The age old saying of “you are what you eat” is proving to be the truism of current food production that is slowly killing us. While arsenic in chicken feed has been one of my pet peeves for a very long time, learning that arsenic is found in one of the main staples of our diet has really got me peeved. Rice – who would have thought?
New findings released by the Consumers Union sampled both organically grown and conventionally grown rice products and nearly all contained some level of arsenic and a great deal of them contained enough to cause alarm. Is there nothing sacred anymore?
How much arsenic is enough to cause alarm? This is another one of those times where I close my eyes, shake my head, and say “you’ve got to be kidding me”. Not surprising is that there is no federal standard for arsenic in food and the Consumers Union says that one serving of rice may contain as much inorganic arsenic as an entire day’s worth of drinking water.
The main culprit identified in this latest food fiasco is lead-arsenate insecticides used to control pests, mostly the boll weevil, on cotton farms. This was a heavily relied upon practice until the 1980’s when the extra dangerous chemicals were understandably banned because of their lead content. Why not their arsenic content?
Consumer Reports, November issue, says that rice absorbs arsenic from soil or water much more effectively than most plants because it’s one of the only major crops grown in water flooded conditions. This allows arsenic to be more easily taken up by its roots and stored in grains.
Also identified is location and the breakdown of where rice is grown in the U.S. Most of us would say that rice is grown in California however according to Consumer Reports, in 2010 only about 15 percent of California was in rice acreage. The leader in rice acreage is Arkansas with a whopping 49 percent and the remaining 36 percent is divided up between Louisiana, Mississippi, Missouri, and Texas.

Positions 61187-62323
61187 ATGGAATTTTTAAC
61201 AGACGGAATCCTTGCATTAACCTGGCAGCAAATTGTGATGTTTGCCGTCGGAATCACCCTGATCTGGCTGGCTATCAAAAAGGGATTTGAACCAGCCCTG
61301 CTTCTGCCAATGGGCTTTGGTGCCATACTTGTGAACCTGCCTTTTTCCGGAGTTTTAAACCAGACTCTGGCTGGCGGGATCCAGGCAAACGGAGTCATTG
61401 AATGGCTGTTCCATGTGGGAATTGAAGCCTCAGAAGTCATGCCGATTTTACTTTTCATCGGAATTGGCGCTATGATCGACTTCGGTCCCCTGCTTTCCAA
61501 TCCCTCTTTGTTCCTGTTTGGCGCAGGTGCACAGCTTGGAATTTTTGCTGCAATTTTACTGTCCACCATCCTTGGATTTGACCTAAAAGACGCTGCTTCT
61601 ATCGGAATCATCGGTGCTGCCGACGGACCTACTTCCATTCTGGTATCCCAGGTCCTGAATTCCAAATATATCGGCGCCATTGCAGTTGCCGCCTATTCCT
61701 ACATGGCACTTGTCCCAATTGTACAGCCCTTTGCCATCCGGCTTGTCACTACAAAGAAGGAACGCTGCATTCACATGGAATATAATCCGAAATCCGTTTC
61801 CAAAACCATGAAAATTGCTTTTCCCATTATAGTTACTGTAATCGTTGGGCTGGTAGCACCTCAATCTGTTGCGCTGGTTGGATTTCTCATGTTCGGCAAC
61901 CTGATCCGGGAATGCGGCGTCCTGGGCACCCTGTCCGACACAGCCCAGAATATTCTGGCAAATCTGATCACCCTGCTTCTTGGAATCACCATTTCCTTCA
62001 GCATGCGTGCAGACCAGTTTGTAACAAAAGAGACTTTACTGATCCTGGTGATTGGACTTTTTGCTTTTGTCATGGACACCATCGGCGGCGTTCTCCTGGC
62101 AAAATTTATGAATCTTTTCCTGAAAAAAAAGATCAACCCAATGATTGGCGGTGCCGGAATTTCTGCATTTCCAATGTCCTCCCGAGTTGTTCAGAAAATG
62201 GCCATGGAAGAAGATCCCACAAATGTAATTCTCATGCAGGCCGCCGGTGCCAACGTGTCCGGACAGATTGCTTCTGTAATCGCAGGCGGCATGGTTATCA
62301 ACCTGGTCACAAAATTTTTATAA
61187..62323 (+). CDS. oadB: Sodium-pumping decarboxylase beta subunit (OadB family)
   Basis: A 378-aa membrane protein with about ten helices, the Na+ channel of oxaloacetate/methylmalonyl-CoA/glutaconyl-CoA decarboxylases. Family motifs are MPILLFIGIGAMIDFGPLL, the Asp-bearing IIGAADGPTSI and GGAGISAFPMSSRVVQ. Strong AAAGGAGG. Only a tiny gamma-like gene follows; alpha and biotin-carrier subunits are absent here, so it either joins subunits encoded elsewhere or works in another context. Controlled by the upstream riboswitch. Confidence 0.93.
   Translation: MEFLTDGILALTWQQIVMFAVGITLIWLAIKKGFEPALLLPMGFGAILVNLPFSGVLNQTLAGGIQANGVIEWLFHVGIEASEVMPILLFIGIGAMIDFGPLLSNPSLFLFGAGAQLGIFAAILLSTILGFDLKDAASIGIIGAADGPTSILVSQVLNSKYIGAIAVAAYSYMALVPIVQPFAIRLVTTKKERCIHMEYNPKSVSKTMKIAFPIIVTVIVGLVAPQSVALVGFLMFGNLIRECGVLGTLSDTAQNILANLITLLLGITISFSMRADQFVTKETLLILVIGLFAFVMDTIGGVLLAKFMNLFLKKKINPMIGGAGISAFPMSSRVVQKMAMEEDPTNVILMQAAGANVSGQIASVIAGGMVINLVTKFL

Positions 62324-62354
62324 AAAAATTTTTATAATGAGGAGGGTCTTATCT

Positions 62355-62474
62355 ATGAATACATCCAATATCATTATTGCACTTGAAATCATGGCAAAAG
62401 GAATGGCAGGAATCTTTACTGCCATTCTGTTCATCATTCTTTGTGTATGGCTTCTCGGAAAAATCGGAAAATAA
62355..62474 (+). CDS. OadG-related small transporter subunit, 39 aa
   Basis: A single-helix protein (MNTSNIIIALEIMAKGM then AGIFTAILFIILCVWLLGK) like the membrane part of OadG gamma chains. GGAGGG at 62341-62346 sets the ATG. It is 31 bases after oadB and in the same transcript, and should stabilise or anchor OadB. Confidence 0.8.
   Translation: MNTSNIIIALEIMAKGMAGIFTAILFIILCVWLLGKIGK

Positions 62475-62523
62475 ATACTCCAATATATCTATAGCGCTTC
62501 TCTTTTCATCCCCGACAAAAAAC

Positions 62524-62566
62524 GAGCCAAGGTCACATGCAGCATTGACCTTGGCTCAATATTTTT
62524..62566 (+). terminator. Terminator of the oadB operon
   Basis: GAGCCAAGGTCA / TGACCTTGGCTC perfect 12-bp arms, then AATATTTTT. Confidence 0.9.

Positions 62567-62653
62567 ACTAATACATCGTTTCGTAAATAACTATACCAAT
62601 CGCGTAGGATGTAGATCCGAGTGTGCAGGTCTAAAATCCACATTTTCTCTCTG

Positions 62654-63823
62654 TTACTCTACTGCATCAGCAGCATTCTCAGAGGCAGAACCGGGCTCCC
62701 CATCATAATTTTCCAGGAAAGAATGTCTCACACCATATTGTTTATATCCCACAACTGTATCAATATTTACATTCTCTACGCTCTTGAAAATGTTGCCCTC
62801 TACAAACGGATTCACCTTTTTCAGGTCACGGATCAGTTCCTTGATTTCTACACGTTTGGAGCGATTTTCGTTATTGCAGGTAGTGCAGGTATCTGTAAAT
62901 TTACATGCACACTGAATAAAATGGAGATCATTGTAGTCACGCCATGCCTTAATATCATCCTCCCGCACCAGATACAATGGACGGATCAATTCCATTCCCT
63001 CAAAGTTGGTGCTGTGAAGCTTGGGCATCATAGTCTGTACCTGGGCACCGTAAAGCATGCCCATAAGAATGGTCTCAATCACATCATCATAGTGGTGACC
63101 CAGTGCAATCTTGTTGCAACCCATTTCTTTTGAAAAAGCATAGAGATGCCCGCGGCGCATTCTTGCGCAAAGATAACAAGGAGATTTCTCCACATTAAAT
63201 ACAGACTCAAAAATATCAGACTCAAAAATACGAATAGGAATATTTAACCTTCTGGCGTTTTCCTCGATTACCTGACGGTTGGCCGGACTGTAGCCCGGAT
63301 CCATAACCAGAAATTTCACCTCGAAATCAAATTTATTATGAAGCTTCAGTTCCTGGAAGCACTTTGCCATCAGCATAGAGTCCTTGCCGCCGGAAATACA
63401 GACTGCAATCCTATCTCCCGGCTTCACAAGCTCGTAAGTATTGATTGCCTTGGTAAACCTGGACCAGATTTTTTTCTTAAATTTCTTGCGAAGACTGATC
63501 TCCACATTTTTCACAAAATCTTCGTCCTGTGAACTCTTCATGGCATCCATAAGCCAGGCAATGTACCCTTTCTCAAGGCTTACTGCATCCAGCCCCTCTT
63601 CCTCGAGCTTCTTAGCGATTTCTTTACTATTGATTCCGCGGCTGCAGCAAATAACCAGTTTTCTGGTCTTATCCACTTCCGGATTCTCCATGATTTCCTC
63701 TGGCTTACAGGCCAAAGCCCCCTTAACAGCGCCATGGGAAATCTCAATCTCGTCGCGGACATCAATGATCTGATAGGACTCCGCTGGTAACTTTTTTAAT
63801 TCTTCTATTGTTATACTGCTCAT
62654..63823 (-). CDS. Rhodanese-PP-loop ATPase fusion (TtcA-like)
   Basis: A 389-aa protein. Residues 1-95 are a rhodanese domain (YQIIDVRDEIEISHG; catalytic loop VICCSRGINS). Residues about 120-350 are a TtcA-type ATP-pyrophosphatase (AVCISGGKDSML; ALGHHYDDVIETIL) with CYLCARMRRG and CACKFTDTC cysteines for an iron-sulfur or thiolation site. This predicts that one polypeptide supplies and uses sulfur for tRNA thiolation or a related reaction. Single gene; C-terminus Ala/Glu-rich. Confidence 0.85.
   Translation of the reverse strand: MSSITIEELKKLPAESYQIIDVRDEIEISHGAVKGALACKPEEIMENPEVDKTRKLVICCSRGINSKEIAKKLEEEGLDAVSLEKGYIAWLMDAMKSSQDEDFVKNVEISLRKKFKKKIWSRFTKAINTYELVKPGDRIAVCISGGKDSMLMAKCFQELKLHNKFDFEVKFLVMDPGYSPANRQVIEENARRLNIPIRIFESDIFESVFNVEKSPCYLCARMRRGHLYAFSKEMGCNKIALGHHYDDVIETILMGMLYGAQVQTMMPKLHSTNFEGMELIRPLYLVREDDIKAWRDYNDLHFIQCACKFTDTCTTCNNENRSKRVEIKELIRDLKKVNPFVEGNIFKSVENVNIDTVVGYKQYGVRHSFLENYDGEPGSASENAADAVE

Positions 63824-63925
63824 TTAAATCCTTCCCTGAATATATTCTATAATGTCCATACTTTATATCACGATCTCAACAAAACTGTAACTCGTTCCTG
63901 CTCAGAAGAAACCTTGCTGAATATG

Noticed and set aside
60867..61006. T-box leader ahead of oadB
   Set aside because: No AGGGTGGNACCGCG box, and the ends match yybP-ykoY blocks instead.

The looming question is – How did arsenic get into the organic rice? Foremost is all of the arsenic left behind from the lead-arsenate insecticides. That arsenic never went anywhere and now the organic crop planted on the same land is absorbing what remained in the soil. Some call it the “legacy of soil”.
That word bothers me – Legacy! Gifting, bequeathing, handing down are words that come to mind and it conjures up the same old scenario…… what are we leaving to future generations? Does greed outweigh common sense? Does anyone really give a damn?
In addition to the arsenic legacy there are still several non-lead based arsenical pesticides in use today. Consumers Union says that there is still one important pesticide, MSMA in use which is being allowed because of increasing problems of Palmer pigweed that’s been created by overuse of Glyphosate, better known as Roundup used on Roundup Ready GMO seeds. In their infinite wisdom and weighing the lost revenue in cotton (25 percent or more) against banning arsenic herbicides, Federal regulators calculated it’s worth the risk to continue the use.
The plot thickens when arsenic laden animal manure is used on the same land as fertilizer adding to the amount of leftover arsenic. Ironically, organic standards permit use of this manure. My radar started blipping when I read that Arkansas had 49 percent of rice acreage because the state in 2010 ranked second only to Mississippi in broiler production and is home to the number one broiler production company, Tyson Foods. Arkansas has a history of poultry manure issues.
I’m no rocket scientist however my common sense becomes alarmed over mentioning’s of arsenic in our food supply. It’s been in use for over 2,400 years and has a well-documented history connected to poisoning. Arsenic was a favorite murder weapon in the Middle Ages and by the 19th century, it earned the nickname “inheritance powder”. Maybe the legacy we are handing to our heirs is a payback for all of the heirs in the past who used it to speed up their inheritance. That could be as good an excuse as any for continued use of arsenic in food production!
I for one am sick and tired of continually hearing about evidence of arsenic in our food supply and it’s not because the evidence is uncovered and keeps mounting. It’s fairly simple – ARSENIC KILLS! I don’t want to be a federally calculated risk worth taking because greed has its hand out. What part of that statement don’t they get?